Oprah Winfrey is the single most powerful woman in media. She presides over a multi-billion dollar empire as both mogul and star. As a model of American womanhood, she is distinctly contemporary: never before has the predominantly white, middle-class public accepted such an anomalous spokesperson. She is single, childless, and co-habiting with the distinctively named Stedman Graham, who guards the few slivers of privacy she has left; her soul mate is her best friend, Gayle King. These factors alone would seem to mark her populist origins as more of an iconoclast than an icon; a free-thinker, cultural feminist, and a liberal.Read the rest of Will Oprah Winfrey save us all?.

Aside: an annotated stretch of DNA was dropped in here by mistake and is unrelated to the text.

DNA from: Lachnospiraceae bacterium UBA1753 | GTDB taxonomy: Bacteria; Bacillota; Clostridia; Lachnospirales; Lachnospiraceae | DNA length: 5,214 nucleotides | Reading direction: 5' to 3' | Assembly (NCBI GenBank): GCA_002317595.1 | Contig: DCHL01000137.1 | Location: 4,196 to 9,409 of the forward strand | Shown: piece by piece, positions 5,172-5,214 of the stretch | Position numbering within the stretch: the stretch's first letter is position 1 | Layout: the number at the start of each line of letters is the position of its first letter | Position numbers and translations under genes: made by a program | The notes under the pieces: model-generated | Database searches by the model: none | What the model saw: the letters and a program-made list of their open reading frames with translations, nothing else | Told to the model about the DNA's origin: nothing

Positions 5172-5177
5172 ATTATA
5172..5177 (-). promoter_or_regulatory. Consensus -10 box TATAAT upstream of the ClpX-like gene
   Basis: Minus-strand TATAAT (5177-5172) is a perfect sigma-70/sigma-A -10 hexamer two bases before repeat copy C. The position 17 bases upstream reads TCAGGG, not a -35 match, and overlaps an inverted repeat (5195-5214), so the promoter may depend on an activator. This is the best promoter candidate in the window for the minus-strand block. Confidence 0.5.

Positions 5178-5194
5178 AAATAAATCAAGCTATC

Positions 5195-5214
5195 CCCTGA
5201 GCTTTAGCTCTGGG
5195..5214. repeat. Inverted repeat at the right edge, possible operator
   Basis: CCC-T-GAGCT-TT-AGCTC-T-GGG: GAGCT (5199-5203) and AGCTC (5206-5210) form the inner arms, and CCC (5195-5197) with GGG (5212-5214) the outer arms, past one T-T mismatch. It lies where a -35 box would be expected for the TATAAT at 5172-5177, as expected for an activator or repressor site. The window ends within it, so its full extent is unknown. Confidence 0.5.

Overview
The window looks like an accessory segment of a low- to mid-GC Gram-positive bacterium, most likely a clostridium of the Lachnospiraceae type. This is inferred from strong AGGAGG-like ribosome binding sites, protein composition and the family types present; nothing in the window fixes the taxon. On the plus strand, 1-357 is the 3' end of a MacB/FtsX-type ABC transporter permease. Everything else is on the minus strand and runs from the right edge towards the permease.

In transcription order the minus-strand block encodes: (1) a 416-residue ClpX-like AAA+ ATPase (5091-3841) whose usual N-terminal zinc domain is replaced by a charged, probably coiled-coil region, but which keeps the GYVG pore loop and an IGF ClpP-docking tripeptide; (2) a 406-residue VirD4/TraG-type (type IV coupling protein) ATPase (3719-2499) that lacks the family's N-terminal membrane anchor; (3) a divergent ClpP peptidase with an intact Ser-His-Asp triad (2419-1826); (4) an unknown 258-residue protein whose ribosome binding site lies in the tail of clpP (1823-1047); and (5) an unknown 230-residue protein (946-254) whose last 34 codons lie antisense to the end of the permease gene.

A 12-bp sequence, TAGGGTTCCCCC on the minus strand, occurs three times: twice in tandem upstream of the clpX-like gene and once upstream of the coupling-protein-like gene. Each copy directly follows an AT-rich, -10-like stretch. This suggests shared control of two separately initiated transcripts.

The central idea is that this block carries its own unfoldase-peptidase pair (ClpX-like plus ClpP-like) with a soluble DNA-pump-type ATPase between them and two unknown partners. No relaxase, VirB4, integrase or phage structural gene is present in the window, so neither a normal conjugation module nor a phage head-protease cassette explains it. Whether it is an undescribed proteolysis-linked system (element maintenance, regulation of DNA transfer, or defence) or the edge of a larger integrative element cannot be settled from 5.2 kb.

Deirdre English teaches at the Graduate School of Journalism at the University of California, Berkeley. She has written and edited work on a wide array of subjects related to investigative reporting, cultural politics, gender studies, and public policy. She is the former Editor-in-Chief of Mother Jones magazine where she worked for eight years, ending in 1986. She has taught American Studies and magazine writing and production at the College of Old Westbury at the State University of New York and has been a lecturer at City College of New York and the University of California at Santa Cruz. Her most current work includes a revision of For Her Own Good: Two Centuries of the Experts’ Advice to Women (Anchor), co-authored with Barbara Ehrenreich and published with a new Afterword in 2004, and an essay on the work of photographer Susan Meiselas, published in Carnival Strippers, Whitney Museum of American Art, 2003.